But What Do They Mean? Modelling Contrast Between Speakers in Dialogue Signalled by “But”
Thomas, Kavita Elisheba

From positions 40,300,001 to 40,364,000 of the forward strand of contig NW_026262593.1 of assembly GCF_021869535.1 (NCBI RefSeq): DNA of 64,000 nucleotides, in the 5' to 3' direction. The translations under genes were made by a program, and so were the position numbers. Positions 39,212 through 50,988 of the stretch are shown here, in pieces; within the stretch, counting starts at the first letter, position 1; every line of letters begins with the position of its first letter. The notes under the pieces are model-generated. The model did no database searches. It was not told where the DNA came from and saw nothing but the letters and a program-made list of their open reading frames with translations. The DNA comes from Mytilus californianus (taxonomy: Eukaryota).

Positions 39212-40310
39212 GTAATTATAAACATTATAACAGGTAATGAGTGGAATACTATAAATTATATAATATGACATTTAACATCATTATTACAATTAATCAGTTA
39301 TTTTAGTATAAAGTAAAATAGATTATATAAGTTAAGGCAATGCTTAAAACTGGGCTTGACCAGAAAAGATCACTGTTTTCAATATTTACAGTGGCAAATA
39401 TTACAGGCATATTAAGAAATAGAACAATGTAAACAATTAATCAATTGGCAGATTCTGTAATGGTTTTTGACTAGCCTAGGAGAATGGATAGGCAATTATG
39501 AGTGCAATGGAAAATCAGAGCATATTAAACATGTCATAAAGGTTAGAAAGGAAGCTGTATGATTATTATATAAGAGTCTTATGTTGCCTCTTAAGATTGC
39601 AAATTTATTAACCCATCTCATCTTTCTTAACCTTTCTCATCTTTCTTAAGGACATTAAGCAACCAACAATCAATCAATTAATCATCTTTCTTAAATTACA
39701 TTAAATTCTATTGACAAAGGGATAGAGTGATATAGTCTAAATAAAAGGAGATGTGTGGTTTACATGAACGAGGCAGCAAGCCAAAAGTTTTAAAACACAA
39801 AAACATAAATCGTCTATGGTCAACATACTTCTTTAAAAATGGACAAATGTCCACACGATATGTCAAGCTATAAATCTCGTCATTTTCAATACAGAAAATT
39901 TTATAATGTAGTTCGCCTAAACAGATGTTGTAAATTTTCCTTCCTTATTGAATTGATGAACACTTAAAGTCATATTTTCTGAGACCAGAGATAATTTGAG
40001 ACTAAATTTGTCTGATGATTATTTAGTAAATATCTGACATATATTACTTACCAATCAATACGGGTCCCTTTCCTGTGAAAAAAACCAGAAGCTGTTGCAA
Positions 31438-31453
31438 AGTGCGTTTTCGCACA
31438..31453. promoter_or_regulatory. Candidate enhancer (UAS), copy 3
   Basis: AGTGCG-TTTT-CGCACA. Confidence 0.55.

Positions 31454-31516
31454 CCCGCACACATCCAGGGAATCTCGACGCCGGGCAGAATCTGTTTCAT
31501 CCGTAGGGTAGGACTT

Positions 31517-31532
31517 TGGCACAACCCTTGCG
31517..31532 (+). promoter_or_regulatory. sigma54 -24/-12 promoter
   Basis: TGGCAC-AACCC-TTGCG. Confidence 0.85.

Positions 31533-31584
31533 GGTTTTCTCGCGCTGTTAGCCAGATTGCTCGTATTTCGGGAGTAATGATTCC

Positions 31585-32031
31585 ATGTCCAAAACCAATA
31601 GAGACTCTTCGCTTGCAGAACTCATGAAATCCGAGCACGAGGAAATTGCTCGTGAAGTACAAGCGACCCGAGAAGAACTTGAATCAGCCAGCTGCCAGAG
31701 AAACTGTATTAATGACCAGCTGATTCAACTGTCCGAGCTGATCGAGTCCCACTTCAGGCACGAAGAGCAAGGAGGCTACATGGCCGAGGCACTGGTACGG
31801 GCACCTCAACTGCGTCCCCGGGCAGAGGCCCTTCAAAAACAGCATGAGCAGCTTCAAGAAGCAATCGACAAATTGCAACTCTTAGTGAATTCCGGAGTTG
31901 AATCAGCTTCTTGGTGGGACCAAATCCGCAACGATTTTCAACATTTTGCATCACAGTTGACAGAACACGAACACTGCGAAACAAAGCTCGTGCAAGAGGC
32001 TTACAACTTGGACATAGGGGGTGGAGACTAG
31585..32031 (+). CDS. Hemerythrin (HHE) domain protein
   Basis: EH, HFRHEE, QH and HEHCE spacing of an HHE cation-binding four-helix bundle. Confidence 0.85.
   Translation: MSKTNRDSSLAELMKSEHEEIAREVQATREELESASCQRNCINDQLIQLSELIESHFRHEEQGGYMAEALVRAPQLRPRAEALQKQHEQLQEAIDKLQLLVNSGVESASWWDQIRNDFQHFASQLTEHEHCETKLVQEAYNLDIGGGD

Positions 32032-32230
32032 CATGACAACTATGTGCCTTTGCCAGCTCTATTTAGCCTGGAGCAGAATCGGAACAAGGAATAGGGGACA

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Understanding what is being communicated in a dialogue involves determining how it is coherent, that is, how the successive turns in the dialogue are related, what the speakers’ intentions, goals, beliefs, and expectations are and how they relate to each other’s responses. This thesis aims to address how turns in dialogue are related when one speaker indicates contrast with something in the preceding discourse signalled by “but”. Different relations cued by “but” will be distinguished and characterised when they relate material spanning speaker turns and an implementation in a working dialogue system is specified with the aim of enabling a better model of dialogue understanding and achieving more precise response generation. A large amount of research in discourse addresses coherence in monologue, and much of it focuses on cases in which the coherence relation is explicitly signalled via a cue-phrase or discourse marker (e.g., “on the other hand”, “but”, et cetera) which provides an explicit cue about the nature of the underlying relation linking the two clauses. However despite research on Speech Acts, planning research into speakers’ intentions, and semantic approaches to question-answering dialogues, very little work has focused on coherence relations across turns in dialogue even given the presence of a cue-phrase. This thesis will explore what sorts of relations the speaker of the “but” perceives between elements in the dialogue, and in particular, it will focus on “but”s communicating Denial of Expectation, Concession, and Correction by determining what underlying cross-turn expectations are denied in the former two, and what is being corrected in the latter case. We will extend work by Lagerwerf (1998) in monologue which presents a treatment for Denial of Expectation and Concession arguing that “but” implicates a defeasible expectation which is then denied (in Denial of Expectation) or argued against (in Concession). We also follow Knott’s approach (Knott, 1999a) of describing the semantics of a cue-phrase algorithmically from the agent’s mental model of the related utterances. Task-oriented and nontask-oriented spoken dialogues involving turn-initial “but” are examined, motivating a logical scheme whereby Denial of Expectation, Concession and Correction can be distinguished. These relations are then modelled in the PTT (Poesio and Traum, 1998) Information State (Matheson, Poesio and Traum, 2000) model of dialogue, enabling more relevant response generation in dialogue systems.